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Microphone Electret Circuit

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Larissa3m

New Member
Hi,

I am Working in a project for the Uni, is a circuit that measure frequency between 50Hz - 1KHz.
The circuit is based in a Microphone electret and then connected to a Impedance Matching using a JFET.
I read about the "Impedance Matching" but i still don't get very well how it works, the main idea is that help to reduce the lost of Impedance Signal from the Entrance to the exit of the circuit. (that is what i understood)

This is the Schematic of the Circuit,
What I really don't understand:

1. How i know which one is the impendance in the entrance
2. How calculate the value of the Resistance, what kind of data i need to do that.

I have more questions but atm this one i need help first.

Thanks in advance
Cheers,
Larissa.

 

cowboybob

Well-Known Member
Most Helpful Member
Welcome to ETO, Larissa3m!

Ordinarily, this matching issue is ignored for these types of circuits.

Nonetheless, ...

There is the impedance of the electret output AND the impedance of the input to the JFET which are determined prior to actually hooking them together. Ideally, the two would be matched (the same value) to achieve the lowest noise level and the best audio reproduction (we are ignoring, for the moment, the amp output and load impedance).

This often is achieved with a single resistor.

See: http://www.epanorama.net/circuits/microphone_powering.html
 
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Larissa3m

New Member
Hi, Thank you for the answer.

I am still lost, i don't understand very well.
the Impedance in the output in the electret is the same one, that is give in the datasheet?
so this one, is the one that goes to the input in the jfet? or there is another one that comes in the jfet?
 

alec_t

Well-Known Member
Most Helpful Member
The impedance of the polarised capacitor forming the mic's sound sensor is very high. Therefore, if you were to connect it directly to a lower impedance load (such as the input stage of a conventional audio amplifier) the sensor's output signal would be attenuated because of the voltage-divider constituted by the two impedances. To overcome this, an electret mic capsule includes a built-in JFET. The input impedance at the FET gate is extremely high, so the sensor signal is not attenuated by the load presented by the FET. The FET output at its source/drain has a low impedance, so the following audio amplifier input stage does not cause significant attenuation.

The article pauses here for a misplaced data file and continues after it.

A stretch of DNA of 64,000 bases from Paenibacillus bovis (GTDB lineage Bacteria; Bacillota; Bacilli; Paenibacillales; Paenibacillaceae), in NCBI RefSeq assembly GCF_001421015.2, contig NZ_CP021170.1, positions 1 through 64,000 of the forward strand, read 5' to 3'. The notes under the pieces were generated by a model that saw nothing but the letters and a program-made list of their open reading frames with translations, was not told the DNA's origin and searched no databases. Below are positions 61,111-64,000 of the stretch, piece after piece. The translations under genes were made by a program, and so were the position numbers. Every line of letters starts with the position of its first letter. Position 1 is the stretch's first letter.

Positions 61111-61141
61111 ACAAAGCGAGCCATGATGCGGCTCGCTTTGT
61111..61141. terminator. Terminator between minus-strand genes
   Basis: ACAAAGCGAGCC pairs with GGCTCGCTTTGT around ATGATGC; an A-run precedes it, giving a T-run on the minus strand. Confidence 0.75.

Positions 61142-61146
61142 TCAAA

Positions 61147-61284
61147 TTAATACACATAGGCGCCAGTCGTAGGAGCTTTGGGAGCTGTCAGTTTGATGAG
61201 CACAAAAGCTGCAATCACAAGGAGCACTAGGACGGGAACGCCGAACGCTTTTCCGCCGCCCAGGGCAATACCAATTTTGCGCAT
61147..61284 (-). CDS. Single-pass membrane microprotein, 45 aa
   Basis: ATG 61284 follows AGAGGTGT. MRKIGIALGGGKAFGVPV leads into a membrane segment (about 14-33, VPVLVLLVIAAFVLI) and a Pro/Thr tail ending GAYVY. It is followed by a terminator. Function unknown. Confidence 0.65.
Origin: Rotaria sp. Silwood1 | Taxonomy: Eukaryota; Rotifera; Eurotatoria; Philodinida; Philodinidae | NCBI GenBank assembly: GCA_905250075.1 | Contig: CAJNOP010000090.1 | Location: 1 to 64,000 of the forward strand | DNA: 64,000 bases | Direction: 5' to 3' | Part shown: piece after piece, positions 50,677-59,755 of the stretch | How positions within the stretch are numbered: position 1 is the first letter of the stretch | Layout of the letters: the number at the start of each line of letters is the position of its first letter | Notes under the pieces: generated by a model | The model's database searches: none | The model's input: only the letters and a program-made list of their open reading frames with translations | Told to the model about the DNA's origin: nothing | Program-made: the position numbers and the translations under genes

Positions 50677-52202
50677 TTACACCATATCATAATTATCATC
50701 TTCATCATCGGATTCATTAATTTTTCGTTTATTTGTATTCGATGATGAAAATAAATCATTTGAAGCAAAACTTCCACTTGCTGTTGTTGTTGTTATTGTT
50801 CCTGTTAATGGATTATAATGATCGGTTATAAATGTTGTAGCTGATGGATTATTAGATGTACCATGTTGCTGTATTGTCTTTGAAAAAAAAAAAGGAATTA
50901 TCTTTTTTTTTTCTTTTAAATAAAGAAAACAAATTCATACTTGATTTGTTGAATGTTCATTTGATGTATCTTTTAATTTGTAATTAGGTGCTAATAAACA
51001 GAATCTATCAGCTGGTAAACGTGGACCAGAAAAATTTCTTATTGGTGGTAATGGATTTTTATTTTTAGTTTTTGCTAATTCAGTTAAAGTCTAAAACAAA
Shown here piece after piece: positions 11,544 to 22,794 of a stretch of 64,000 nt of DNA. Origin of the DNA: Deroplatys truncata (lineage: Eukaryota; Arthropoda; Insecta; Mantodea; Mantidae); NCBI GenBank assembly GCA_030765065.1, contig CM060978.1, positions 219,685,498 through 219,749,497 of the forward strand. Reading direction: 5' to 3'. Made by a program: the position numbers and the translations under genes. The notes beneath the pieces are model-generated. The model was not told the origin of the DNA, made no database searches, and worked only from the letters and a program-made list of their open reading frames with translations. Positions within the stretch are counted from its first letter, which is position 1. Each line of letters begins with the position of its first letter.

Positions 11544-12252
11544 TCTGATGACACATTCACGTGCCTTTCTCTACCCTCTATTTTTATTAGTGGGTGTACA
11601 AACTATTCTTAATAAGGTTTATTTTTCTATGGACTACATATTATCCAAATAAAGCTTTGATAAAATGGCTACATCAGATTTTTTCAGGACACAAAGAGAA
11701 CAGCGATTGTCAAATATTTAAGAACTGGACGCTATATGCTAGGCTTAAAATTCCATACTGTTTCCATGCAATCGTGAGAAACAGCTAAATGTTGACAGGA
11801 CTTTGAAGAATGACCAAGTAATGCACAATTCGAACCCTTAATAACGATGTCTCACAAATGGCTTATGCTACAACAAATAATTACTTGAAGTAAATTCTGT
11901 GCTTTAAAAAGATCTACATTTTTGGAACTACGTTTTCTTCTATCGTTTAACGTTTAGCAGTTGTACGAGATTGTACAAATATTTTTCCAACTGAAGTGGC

Larissa3m

New Member
Another thing that i am really struggling and i didnt found something about in internet is the gate to the drain.

I see that the Vgd = Vgs ?
 

audioguru

Well-Known Member
Most Helpful Member
Most electret mics have only 2 wires, the output wire which also connects to the resistor that powers the Jfet inside and a ground wire.
But some electret mic have 3 wires and can properly play very high sound levels. Their wires are the positive supply wire that connects to the drain of the Jfet inside, the output wire which connects to the source of the Jfet inside and a resistor to the ground wire and the ground wire.

A 2-wires electret mic has an output impedance of about 3.3k ohms. Its Jfet inside it can be powered through a 10k ohms resistor from 8V or 9V so that its current is about 0.4mA.

The 3.3k of the mic is effectively parallel with the 10k resistor which creates a total impedance of 2.5k ohms. It should be loaded with a preamp having an input impedance of 25k ohms or more so that its small output signal is not reduced.
 

audioguru

Well-Known Member
Most Helpful Member
We all got the deleted reply in an e-mail that said, "I thought it was best to match impedances to reduce noise?".
But matching impedances causes the signal level to be cut in half that DOUBLES the noise level when you amplify it back up.
 

Mosaic

Well-Known Member
Yeah, I remembered after. Low to high maximises voltage transfer, thereby improving S/n for AF frequencies.
 
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